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Category Archives: Democratic Party
In the past week, I had three conversations that all intersect on the issue of the future of the Democratic Party. Three quite different people, and varying subject matters. I have not yet reached a conclusion, but the questions raised fascinate me.
I belong to a political action group and we had a meeting. While the topic doesn’t matter, this comment still rings in my ears: “I work in a factory, and we make decisions immediately. I hope the rest of you won’t take this wrong, but you are pencil pushers.”
The vote on the second ballot was 235-200 indicating that the rift between the old guard and the new left continues. So what does this mean for our party?
First, Tom Perez is a good guy. He’s smart, he’s well educated, he has held political positions (both elected and appointed) of increasing responsibility, most recently as Secretary of Labour. While his tenure at Labour was not a rousing success, he is in favour of the Fight for $15.
However, he was in favour of TPP. In addition, he feels that the Democratic Party does not answer enough to rural Americans, and that the DNC did nothing to help Hillary Clinton directly. And therein lies the problem with his election.
This election is a bitter pill to swallow because everybody got it wrong. Apparently even the internal polls of the RNC in the last week of the campaign showed Secretary Clinton ahead. At the end of the day, President-elect Trump managed to avoid shooting himself in the foot just long enough during the last two weeks for Republicans who were telling pollsters that they were voting for Governor Johnson or were undecided to hold their noses and come back home. Certainly, the polls with two weeks to go encouraged the Clinton campaign to dream about states that they could go into and help Democrats in down ballot races. The perception that Clinton would win in some ways gave permission for Republicans to hold their noses and vote for Trump to keep the margin down and for Democrats to cast protest votes for third party candidates.
It’s also a bitter pill because the race got very personal. Since the election, I have gotten e-mails from local activists about the issues that the party needs to address. On most of the issues, there was a plan on that issue from the Clinton campaign. The issues, however, never got aired as the campaign focused on the flaws of the two candidates. I don’t think that the choice of the Democratic candidate mattered on this aspect of the campaign. In the primary, Trump also ran a very personality based campaign, slandering his opponents and coming up with labels to characterize the rest of the Republican candidates. Certain issues that were mentioned in the DNC WikiLeaks memos were not good issues for a Democratic primary but would have proven useful tools for the Trump campaign in the general election. Trump was such a big personality and so uniquely “not ready” to be President, it is hard to see how any Democratic campaign could have avoided the temptation to focus on Trump’s flaws and gotten the media to focus on the issues rather than the personalities.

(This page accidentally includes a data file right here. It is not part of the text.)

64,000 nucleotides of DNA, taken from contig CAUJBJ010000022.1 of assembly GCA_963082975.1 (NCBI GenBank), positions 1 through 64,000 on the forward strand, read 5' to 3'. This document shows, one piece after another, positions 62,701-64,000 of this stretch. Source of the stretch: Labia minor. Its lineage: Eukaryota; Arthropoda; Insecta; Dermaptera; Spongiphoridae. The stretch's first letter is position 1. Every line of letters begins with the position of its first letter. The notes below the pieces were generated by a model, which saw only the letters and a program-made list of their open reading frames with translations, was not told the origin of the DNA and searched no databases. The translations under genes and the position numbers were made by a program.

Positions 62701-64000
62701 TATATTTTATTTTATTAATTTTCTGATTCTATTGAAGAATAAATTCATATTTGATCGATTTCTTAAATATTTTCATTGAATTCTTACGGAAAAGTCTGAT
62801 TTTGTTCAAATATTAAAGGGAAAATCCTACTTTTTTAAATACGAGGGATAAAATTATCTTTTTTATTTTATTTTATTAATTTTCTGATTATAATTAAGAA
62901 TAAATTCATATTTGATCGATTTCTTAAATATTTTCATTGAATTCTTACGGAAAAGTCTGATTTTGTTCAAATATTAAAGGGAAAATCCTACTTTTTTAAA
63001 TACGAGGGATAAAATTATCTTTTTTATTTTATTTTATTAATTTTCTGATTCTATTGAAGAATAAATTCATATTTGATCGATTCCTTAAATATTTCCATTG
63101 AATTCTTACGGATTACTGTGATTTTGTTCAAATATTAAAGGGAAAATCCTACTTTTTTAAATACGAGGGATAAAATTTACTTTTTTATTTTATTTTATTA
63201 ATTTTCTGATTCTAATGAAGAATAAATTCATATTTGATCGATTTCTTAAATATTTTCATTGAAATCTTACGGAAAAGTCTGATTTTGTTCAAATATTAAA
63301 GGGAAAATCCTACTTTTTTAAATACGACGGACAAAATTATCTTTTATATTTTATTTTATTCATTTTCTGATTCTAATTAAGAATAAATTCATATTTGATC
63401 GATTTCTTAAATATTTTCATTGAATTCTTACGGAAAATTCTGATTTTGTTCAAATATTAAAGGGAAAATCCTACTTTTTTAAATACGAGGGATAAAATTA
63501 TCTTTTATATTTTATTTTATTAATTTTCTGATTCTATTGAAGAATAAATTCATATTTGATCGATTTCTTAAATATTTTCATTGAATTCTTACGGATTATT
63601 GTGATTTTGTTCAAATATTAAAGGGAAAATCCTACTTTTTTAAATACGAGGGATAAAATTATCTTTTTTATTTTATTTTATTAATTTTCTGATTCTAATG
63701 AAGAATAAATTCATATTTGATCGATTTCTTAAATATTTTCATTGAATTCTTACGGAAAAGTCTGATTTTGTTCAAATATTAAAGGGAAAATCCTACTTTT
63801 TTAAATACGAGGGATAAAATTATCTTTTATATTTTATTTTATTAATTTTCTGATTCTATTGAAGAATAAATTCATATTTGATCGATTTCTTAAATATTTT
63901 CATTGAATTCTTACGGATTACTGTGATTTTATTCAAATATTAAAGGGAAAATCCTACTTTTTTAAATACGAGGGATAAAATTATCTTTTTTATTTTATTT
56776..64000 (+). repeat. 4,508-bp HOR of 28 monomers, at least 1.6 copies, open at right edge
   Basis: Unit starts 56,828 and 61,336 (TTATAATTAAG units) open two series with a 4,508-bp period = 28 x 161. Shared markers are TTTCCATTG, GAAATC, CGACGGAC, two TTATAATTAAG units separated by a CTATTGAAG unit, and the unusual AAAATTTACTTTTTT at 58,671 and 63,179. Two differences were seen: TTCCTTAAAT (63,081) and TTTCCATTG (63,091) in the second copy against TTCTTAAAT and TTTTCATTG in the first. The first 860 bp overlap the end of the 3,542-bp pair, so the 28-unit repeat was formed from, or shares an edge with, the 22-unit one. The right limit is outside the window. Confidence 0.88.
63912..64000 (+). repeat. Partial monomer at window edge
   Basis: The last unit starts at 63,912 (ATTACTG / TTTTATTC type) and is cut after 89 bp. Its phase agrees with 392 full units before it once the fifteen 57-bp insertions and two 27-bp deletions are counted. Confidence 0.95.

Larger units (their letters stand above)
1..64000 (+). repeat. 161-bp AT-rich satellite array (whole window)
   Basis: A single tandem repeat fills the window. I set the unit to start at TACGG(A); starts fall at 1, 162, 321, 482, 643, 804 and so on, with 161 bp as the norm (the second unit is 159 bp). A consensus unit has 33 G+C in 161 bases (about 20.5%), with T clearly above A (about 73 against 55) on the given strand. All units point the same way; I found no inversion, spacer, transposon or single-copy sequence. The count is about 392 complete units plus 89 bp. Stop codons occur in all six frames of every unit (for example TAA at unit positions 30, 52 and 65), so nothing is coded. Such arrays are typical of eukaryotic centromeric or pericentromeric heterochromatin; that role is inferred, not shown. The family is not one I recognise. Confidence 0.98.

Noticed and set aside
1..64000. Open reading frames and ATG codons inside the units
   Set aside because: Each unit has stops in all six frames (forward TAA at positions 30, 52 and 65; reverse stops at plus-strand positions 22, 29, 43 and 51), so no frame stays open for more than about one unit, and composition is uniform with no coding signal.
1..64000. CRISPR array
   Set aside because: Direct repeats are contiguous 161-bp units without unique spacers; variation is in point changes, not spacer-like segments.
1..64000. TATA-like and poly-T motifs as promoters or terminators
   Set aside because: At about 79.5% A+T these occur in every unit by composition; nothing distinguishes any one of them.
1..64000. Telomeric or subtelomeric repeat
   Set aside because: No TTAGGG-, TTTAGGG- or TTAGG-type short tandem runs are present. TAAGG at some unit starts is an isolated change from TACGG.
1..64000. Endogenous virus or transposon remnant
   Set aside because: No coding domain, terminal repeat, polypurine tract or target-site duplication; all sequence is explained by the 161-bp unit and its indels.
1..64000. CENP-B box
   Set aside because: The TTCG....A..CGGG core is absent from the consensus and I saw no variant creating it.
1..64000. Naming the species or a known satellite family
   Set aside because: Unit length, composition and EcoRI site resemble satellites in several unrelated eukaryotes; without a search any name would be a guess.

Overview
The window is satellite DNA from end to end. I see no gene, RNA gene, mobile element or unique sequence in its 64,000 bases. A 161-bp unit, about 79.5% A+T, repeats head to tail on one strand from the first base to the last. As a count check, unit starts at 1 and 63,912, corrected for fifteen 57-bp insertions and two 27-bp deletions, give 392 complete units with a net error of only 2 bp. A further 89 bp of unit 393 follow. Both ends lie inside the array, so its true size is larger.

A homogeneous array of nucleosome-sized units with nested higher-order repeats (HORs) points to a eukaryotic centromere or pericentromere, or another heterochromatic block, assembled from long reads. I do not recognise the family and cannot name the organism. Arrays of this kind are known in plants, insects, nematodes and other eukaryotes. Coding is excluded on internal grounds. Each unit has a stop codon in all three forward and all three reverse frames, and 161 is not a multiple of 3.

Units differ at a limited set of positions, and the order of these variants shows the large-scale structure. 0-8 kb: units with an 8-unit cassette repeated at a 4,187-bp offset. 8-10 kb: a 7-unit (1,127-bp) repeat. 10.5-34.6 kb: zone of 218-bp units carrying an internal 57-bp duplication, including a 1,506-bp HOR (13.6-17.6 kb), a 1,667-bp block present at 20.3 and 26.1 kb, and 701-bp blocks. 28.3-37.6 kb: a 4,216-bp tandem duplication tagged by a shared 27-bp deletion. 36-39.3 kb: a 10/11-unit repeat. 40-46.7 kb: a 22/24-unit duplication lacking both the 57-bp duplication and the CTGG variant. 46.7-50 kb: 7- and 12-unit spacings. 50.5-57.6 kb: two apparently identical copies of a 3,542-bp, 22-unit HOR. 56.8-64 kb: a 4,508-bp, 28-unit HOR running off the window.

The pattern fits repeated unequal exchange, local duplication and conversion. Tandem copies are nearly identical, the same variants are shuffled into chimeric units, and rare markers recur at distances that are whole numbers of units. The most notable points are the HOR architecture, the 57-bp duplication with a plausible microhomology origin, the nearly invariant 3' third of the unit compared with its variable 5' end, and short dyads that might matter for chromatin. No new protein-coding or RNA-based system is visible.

Given the closeness of this election what needs to change between now and 2020.
Tuesday brought a lot of bad news for Democrats and the Democratic Party. It was not, however, a disaster. For the sixth time in the past seven elections, our candidate won the popular vote for President. (However, for the second time in the past five elections, we lost the electoral college while winning the popular vote.) We gained two Senate seats and come close in several others. A slim Republican majority in the Senate will hinder the ability of the Republicans to go as far as some in the Republican party would like. We gained approximately five seats in the House. While the Senate map is favorable for Republicans in terms of the location of races, mid-term elections generally favor the party out of power. (The supporters of the new administration tend to be disappointed by the failure to get more done while the opponents are outraged by what has been done.) In other words, while the party does have to think about its agenda for 2018 and 2020, we are in a slightly better position than Republicans were after the 2008 elections.
I spent Election Day working for the county, greeting voters, putting those voters in one of six lines to make things move more quickly. Our polling place saw about 2200 voters that day, plus 184 absentee ballots. From that one polling place, there is a lot of insight about what went wrong.
The loss was obvious when the tape was run a little past 9, indicating that while Clinton had won the vote, turnout wasn’t high enough and the percentage wasn’t big enough. This ended up being the pattern across both the state of Pennsylvania and the country at large.
First, an anecdote that explains something. The voter who came out from voting grinning ear to ear, proud. Told me that although a lifelong Democrat who had never voted for a Republican, she proudly voted for Donald Trump. Why? “I did all my research because I wanted to be really sure and I think Clinton went bad when she shot all her partners at the Rose Law Firm and then Vince Foster.” When told that never happened, the response was: “Yes it did. I read it on the internet.”